Thank you to all those who attended the May 26th screening of Back Home Tomorrow at DCTV.
To jog your memories regarding Back Home Tomorrow, which received a Cinereach Award in connection with last year’s Human Rights Watch Film Festival, the film deftly weaves together the stories of two children affected by war during their stays in the caring hands of Italian aid organization Emergency. Yagoub fled with his family from Darfur to the Mayo Refugee Camp in Khartoum. He has to undergo a serious heart operation, but neither his family nor his fellow tribesmen can come up with the money to pay for it. Murtaza is recuperating in a hospital in Kabul after losing his left hand to a landmine.
Eric Talbert of EMERGENCY USA, the international aid organization that provides medical care to the subjects of the film, took questions regarding the organization. One of the film’s co-directors, Fabrizio Lazaretti, had hoped to join the Q&A via skype but was unable to. Audience members had some follow-up questions for Fabrizio which we relayed to him by email. We’ve posted his answers below, in addition to relaying some key points from Eric regarding EMERGENCY USA.
If you haven’t seen the film, or would like to see it again, please add the film to your queue on Netflix. We hope it will soon be available to view in the US as it has recently been released on DVD in Italy (where the directors are from).
Murtaza, one of Back Home Tomorrow's young protagonists
Email Q&A from Fabrizio Lazzaretti
Q: Can you discuss your shooting format and the approach you used to capture Back Home Tomorrow? How were you able to achieve such compelling and extensive coverage during difficult and frightening circumstances?
We shot Back Home Tomorrow on HDV, and used two Sony Z1 cameras and a Sony AE1. [Co-director Paolo Santorini and I] shot for most of the time with two cameras simultaneously to obtain a fluid visual language much closer to narrative cinema than to traditional documentary.
The scenes that are painful to watch in the film unfortunately represent just a fraction of what we witnessed. Being behind cameras helps to distance us from a scene a bit, because we concentrate on the technical aspects of capturing what is unfolding. But the sadness of what we were witnessing did often follow us home at night and stays with us still.
However while we did witness extreme human suffering, and it has definitely left deep scars, the experience also gave us the opportunity to observe great resilience and strength – which was especially powerful to see in the young boys that were the subjects of our film.
Q: How did you become involved with EMERGENCY?
I started working with Emergency in 1999-2000, making a film about the construction of their first hospital in the Panjshir Valley in Afghanistan during the war between the Taliban and the Mujaheddin. After September 11, 2001 we returned to shoot another film on the takeover of Kabul. In 2006, we knew that Emergency wanted to build its first Cardiac Center to treat patients free of charge in Africa, so we decided to join forces again to portray this new experience. We wanted to tell two parallel human stories that were representative of the NGO’s work in two distant countries, but similar in how they handled the long-term effects of war.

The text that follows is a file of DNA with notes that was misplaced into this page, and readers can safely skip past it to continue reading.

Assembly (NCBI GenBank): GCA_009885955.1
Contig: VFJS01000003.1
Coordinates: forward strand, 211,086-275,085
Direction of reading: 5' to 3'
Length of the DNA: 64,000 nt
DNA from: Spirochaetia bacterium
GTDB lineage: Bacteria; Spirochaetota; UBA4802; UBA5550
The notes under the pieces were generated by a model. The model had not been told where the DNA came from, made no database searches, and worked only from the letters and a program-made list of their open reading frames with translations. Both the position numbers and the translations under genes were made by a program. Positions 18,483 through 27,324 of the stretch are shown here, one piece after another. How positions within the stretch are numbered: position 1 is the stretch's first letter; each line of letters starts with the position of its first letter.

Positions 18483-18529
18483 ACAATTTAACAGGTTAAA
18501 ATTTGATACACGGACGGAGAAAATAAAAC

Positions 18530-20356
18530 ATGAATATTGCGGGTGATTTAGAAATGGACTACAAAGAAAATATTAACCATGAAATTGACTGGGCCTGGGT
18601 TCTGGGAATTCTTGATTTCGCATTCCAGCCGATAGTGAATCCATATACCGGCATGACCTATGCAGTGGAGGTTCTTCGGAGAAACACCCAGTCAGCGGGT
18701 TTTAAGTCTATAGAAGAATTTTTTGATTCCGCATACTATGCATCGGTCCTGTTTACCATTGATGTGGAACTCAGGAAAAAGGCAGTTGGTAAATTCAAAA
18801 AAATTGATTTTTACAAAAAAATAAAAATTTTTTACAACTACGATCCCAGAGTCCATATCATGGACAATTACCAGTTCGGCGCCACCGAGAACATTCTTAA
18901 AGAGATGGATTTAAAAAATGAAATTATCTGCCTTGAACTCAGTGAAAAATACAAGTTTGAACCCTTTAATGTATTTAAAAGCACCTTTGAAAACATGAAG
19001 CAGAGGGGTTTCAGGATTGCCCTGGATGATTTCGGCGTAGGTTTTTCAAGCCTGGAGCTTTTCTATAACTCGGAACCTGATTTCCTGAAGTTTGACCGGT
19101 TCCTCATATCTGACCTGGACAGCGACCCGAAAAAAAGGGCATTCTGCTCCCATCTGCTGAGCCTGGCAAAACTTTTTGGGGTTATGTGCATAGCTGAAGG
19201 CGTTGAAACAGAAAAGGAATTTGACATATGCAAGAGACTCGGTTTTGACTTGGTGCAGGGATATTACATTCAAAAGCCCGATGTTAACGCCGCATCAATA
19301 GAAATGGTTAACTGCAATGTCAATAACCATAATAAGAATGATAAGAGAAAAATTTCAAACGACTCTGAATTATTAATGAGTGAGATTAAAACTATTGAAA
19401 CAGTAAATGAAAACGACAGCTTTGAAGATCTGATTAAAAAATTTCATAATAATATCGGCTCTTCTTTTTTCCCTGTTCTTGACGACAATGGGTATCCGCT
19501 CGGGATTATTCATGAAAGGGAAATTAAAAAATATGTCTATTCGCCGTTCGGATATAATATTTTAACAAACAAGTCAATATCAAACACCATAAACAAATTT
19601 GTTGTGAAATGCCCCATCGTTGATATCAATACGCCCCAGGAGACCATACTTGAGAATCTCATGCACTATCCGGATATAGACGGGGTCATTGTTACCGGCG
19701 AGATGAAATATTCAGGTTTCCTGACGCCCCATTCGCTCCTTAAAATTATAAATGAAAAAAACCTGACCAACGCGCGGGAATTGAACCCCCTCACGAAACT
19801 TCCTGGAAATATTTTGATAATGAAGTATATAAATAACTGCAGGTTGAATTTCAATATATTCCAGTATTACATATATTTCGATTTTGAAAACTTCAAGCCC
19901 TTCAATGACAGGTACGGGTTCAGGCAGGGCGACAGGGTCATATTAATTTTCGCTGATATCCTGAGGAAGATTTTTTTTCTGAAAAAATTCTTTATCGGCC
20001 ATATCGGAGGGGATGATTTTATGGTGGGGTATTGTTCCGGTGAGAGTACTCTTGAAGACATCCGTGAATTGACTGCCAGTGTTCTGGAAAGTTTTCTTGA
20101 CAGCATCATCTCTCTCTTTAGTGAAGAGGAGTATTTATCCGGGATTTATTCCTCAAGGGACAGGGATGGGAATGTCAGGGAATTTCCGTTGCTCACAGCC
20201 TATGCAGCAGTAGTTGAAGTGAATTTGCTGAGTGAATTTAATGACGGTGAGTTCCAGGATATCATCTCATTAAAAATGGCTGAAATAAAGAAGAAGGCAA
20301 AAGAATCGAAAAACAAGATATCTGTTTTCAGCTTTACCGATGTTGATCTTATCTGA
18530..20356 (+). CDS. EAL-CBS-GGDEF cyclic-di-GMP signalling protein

Q: How did you find your protagonists?
For the Sudan part of the story, we met Yagoub in the pediatric clinic of Emergency which was located in the Mayo refugee camp. We decided to start to follow his story in parallel of the building of the Center for Cardiac Surgery because his condition could be treated at the hospital when it was complete.
In Kabul, we were beginning to be familiar with patients at that specific clinic when Murtaza arrived with his injuries, and we began to follow him from the moment he was admitted. In his case, it was really fate that caused us to cross paths.
About Emergency USA
Who: Emergency USA, Life Support for Civilian Victims of War and Poverty, an independent nonprofit organization established to raise awareness through education about a culture of peace and respect for human dignity, and to raise funds and community support for medical care, rehabilitation and relief efforts for victims of wars, landmines and poverty.
What: The programs we support provide free-of-charge, high-standard medical and surgical care in war-torn areas. All facilities are designed, built and managed by the Italian NGO EMERGENCY where specialized international staff is committed to training local medical personnel.
Why: In today’s conflicts 90 percent of the victims are civilians, of which 1/3 are children.
When: EMERGENCY USA’s (2005) medical-humanitarian mission is inspired by the innovation, integrity and accomplishments of the international NGO based in Italy, EMERGENCY which has operated independently since 1994.
Where: Afghanistan, Cambodia, Central African Republic, Iraq, Italy, Sierra Leone and Sudan, with a newly opened Pediatric Center in Nyala, South Darfur, in Western Sudan.
EMERGENCY has completed programs in Algeria, Angola, Eritrea, Nicaragua, Rwanda, Serbia and Palestinian Territories.
Getting Involved: For volunteer opportunities that include helping to raise awareness and funds, please contact [email protected].